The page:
UN faults Nigeria’s education curriculum for lack of objective values
The United Nations has faulted Nigeria’s education curriculum for lack of objective values, resulting in continued production of what it described as clever thieves.
National Executive Project Director, Free United Nations Human Rights Education and Advocacy Training Project, Nigeria, Dr. Ugochuma Perez Ibekamma, made the assertion in Awka, Anambra State yesterday.
Ibeakamma told The Guardian that the country’s school curriculum lacked the basic ingredients that would inculcate the right values in pupils and students due to moral decadence in society.
While identifying a philosophical approach that contends that the right education should be tailored to learn to know, do, live and become, he stated that if objective values were taken away from humanity, the tendency is to reduce man to the animalistic level.
Emphasising the three learning process of what he identified as human rights education, he stated that knowledge and skills help individuals to learn and understand issues of human rights standards and acquiring skills to activate them in real life situations.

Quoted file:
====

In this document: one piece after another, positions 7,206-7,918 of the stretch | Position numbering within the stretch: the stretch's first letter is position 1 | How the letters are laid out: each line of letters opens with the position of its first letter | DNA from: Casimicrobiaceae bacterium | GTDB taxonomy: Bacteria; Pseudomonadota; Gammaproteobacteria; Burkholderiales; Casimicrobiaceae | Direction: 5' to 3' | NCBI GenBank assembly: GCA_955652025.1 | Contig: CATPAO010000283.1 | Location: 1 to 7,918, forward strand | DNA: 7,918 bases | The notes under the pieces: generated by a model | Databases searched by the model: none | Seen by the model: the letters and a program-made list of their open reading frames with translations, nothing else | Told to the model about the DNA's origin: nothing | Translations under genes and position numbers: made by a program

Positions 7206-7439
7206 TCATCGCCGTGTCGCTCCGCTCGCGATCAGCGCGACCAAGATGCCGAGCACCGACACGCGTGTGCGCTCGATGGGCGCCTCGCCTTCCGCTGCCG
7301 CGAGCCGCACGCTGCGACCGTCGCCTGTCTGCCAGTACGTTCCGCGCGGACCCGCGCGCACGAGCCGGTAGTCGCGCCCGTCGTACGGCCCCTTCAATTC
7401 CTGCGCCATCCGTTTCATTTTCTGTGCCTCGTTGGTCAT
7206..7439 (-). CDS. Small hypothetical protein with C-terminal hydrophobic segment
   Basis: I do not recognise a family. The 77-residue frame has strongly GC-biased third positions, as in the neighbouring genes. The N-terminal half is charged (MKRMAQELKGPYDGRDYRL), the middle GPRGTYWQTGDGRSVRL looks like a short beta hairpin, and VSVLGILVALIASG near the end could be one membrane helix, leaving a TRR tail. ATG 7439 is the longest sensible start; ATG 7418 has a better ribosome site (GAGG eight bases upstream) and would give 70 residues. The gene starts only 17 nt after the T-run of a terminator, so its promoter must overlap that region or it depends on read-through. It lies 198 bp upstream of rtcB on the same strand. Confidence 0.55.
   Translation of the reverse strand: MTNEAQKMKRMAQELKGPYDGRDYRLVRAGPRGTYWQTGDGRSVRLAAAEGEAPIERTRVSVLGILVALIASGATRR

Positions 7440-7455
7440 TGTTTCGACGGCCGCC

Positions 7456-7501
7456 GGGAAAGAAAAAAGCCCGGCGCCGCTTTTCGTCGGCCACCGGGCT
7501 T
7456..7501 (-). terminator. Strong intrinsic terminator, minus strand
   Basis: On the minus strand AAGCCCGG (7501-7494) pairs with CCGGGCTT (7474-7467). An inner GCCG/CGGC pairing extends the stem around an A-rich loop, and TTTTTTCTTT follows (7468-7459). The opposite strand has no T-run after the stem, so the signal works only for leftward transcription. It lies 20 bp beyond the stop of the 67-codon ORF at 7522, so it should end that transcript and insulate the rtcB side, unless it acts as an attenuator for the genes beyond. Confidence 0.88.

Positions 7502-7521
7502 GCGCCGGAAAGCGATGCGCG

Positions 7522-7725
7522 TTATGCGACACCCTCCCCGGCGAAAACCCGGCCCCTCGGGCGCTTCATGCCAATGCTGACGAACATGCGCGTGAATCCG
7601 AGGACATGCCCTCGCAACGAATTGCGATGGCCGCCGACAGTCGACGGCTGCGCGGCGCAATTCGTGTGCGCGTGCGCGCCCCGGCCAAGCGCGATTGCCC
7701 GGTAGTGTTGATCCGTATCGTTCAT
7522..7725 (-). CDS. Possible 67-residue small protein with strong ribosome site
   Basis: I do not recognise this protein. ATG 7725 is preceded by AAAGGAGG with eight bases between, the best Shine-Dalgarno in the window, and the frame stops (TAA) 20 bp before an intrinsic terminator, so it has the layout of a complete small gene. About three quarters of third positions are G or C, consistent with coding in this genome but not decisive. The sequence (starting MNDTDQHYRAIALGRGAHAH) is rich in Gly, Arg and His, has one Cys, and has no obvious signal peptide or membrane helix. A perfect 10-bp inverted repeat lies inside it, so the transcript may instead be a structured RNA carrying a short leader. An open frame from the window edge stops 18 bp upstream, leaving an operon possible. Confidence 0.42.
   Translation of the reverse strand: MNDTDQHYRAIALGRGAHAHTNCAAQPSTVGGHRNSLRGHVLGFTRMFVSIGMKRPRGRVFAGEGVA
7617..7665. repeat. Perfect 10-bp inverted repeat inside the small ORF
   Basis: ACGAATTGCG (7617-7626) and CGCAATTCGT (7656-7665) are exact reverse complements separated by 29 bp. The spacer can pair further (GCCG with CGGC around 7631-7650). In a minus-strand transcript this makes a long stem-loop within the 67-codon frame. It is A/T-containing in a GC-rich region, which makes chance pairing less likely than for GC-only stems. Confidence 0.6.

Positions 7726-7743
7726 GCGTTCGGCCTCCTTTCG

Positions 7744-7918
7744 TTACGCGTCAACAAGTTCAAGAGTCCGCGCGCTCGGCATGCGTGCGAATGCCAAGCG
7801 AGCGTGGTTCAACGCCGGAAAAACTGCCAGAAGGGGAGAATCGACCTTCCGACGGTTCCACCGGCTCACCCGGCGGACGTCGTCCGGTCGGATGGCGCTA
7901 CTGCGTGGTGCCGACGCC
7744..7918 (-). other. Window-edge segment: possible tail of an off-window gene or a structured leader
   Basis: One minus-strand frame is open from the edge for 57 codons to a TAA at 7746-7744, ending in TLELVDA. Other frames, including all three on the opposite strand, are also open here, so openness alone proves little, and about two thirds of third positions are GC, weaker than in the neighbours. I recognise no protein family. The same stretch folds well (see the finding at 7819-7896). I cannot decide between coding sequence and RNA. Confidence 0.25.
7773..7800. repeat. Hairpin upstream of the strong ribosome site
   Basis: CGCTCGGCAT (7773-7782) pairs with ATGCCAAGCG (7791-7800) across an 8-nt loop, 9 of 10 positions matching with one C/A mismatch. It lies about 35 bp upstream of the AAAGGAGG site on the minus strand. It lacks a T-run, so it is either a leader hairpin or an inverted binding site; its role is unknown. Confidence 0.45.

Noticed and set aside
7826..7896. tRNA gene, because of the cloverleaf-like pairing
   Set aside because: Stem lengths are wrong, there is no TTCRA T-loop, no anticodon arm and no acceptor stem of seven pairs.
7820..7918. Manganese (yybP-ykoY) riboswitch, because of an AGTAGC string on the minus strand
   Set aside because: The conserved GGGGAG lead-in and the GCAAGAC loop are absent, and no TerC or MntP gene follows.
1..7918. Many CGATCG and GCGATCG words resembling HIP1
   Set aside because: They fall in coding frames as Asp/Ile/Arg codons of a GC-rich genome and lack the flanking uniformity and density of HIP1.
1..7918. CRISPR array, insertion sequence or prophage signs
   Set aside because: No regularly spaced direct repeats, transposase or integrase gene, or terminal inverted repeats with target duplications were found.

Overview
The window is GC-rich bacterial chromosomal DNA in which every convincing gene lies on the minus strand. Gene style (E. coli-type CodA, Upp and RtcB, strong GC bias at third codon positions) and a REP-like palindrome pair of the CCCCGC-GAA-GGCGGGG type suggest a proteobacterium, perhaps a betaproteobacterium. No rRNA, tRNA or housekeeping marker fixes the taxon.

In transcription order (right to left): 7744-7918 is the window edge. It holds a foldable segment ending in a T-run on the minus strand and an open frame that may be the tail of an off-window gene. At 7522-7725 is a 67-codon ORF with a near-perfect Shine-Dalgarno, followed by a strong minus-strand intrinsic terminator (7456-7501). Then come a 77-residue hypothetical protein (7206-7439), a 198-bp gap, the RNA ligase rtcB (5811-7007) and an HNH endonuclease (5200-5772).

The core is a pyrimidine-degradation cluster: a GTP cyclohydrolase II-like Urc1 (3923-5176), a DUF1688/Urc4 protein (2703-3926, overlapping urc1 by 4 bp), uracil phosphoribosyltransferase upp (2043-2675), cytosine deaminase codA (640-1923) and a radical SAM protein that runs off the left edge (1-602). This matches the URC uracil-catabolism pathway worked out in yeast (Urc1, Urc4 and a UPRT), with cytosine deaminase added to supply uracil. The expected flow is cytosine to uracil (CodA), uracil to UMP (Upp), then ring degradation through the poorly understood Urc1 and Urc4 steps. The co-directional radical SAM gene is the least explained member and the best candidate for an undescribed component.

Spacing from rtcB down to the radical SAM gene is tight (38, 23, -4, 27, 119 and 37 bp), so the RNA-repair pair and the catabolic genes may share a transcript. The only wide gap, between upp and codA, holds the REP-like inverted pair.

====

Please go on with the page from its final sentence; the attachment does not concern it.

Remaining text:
He also said values and attitudes help to develop principles and reinforcement of thoughts that uphold human rights, whereas behaviours serve as a stimulus to actions for promotion of human rights.
Ibeakamma advocated human rights education and training that promote values, beliefs and attitudes that make it possible for people to value, respect and uphold not only their own rights, but also those of others to achieve a just society.
He hinted that if the youths were not brought back to moral values, given the immoral music and social exposures, their behaviours would worsen and increase their resort to social vices like prostitution, nudity and cultism.
“The global body plans to use objective values, moral-oriented radio advocacy, outreach programmes, material and financial incentives to lure and positively impact on members of the society, including the youths whose morals have been devalued through ‘popular culture’,” he stated.
These, he said, would go a long way in achieving a reversal from popular culture to the right traditional and cultural path.
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